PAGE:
‘Religion in Worktown: anatomy of a Mass-Observation sub-project’, Northern History, Vol. 53, No. 1, March 2016, pp. 116-37.

  • ABSTRACT: Although Mass-Observation’s pioneering social survey of industrial Worktown (Bolton), Lancashire in the late 1930s is generally well-known, no serious investigation has hitherto taken place of its sub-project on religion. A preliminary survey of the extant and somewhat disordered documentation here enables a basic history of the sub-project to be constructed for its principal phase in 1937-38, spanning organization, research methodology, and plans for a book which never saw the light of day. The account is underpinned by detailed references to relevant material in the Mass-Observation Archive, thereby facilitating future scholarly exploitation. Briefer descriptions are also provided of subsequent phases of Mass-Observation’s religion research in Bolton, during the early months of the Second World War and in the summer of 1960. A summative assessment finds that the overall output from the sub-project is somewhat disappointing and methodologically impoverished, more illuminating of religious institutions in the town than of the role of religion in the everyday lives of ordinary Boltonians, especially non-churchgoers.

‘Has the Church of England lost the English people? Some quantitative tests’, Theology, Vol. 120, No. 2, March-April 2017, pp. 83-92.

  • ABSTRACT: Claims made by the authors of That Was the Church that Was (2016) that the Church of England has ‘lost’ the English people since 1986 are examined through religious statistics. Both attachment and attitudinal indicators are reviewed, the former showing the decline of the Church has been long-term, the latter that division between Church and nation is not always clear-cut.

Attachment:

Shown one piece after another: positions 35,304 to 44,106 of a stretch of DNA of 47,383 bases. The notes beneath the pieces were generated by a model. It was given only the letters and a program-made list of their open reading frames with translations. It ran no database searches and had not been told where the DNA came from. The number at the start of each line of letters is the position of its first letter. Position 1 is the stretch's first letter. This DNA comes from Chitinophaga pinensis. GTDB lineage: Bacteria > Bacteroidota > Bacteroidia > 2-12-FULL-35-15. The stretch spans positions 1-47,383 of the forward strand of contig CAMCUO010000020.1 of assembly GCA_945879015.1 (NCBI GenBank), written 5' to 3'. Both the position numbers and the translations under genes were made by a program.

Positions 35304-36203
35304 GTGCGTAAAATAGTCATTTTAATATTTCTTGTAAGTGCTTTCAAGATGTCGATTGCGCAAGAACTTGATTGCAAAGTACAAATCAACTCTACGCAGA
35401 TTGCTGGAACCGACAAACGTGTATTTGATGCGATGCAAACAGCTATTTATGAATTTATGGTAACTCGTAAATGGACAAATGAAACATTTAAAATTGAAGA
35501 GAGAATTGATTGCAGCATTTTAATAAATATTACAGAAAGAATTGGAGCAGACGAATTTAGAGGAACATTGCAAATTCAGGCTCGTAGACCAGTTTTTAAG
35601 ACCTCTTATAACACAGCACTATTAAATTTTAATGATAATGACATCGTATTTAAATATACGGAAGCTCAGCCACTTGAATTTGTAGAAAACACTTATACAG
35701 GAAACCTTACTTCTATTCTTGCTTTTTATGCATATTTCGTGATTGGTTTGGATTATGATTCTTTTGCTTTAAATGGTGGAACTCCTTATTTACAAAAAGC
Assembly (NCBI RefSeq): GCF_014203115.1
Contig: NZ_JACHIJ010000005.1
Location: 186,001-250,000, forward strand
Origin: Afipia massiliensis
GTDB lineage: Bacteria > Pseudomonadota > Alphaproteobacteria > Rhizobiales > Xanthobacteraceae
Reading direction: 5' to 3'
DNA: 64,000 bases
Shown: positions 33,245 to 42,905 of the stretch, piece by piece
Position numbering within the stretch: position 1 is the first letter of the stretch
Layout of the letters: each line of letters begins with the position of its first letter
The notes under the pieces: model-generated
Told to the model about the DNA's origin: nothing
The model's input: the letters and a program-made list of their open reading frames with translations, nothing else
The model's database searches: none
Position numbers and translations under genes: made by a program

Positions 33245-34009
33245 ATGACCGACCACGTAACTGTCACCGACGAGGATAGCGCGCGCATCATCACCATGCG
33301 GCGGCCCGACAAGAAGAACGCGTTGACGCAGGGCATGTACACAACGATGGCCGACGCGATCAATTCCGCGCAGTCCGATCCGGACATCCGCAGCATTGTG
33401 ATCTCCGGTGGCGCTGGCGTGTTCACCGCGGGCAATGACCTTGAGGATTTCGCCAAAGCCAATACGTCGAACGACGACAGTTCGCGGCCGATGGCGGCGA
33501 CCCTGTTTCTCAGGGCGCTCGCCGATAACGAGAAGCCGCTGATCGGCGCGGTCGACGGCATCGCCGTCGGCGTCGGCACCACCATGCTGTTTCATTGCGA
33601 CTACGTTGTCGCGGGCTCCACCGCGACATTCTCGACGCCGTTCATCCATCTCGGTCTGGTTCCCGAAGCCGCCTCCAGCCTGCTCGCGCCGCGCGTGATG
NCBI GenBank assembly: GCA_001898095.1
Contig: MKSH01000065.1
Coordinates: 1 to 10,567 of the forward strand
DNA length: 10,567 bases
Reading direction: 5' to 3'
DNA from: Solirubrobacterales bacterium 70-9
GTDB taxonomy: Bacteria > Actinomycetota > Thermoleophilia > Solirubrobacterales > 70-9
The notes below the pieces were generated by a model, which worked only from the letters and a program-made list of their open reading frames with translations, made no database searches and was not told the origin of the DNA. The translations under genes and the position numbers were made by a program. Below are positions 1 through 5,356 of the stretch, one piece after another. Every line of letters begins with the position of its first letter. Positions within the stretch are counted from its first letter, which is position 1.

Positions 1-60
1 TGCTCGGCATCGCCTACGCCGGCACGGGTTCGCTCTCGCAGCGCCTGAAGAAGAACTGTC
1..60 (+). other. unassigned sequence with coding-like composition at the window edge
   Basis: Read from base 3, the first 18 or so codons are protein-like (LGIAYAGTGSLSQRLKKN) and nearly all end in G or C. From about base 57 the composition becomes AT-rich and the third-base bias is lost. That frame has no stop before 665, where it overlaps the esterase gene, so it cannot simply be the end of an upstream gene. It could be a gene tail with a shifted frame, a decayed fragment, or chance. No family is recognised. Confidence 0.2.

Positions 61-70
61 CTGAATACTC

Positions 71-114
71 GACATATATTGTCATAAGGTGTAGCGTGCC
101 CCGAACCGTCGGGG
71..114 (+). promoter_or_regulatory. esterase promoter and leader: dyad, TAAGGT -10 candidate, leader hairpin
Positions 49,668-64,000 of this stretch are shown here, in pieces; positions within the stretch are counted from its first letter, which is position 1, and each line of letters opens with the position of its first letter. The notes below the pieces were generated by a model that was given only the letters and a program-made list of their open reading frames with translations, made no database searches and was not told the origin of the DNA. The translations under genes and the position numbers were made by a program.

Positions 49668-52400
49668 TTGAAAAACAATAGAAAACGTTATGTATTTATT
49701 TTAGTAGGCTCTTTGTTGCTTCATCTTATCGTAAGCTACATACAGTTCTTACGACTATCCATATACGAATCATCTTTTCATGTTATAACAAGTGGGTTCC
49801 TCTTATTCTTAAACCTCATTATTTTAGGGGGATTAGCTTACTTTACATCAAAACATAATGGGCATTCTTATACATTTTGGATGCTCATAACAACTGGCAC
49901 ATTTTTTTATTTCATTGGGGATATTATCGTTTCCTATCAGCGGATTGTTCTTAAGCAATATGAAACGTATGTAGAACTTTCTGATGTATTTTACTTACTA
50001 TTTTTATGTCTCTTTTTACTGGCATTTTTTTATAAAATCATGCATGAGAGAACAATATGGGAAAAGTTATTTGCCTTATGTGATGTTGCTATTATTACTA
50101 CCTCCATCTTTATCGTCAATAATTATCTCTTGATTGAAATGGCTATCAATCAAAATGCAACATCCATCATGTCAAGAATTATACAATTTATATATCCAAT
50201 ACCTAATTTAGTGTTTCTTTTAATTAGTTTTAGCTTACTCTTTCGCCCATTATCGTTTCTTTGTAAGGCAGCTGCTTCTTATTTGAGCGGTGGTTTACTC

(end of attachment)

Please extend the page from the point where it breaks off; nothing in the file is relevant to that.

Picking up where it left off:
‘Britain on its knees: prayer and the public since the Second World War’, Social Compass, Vol. 64, No. 1, March 2017, pp. 92-112.

  • ABSTRACT: As an additional – and less familiar – key performance indicator of secularization, the article offers a meta-analysis of over-time quantitative data about private prayer in modern Britain, mostly derived from national cross-sectional sample surveys among adults. Despite the fragmentary nature of the evidence, and its methodological challenges, with consequent variability in results, the direction of travel is clear. Self-reported regular (weekly or more) private prayer has declined from one-half to one-quarter of the population over the past half-century, while the proportion never praying has risen from one-fifth to one-half. There have been parallel falls in belief in prayer and its efficacy. Gender, age, and ethnicity are the main secular attributes impacting prayer behaviour, relatively higher levels of which also correlate with above-average religiosity, belief in God, and churchgoing and with being Roman Catholic or non-Christian. Prayer statistics thus corroborate other indicators which suggest that secularization in Britain has been a progressive, rather than sudden, process.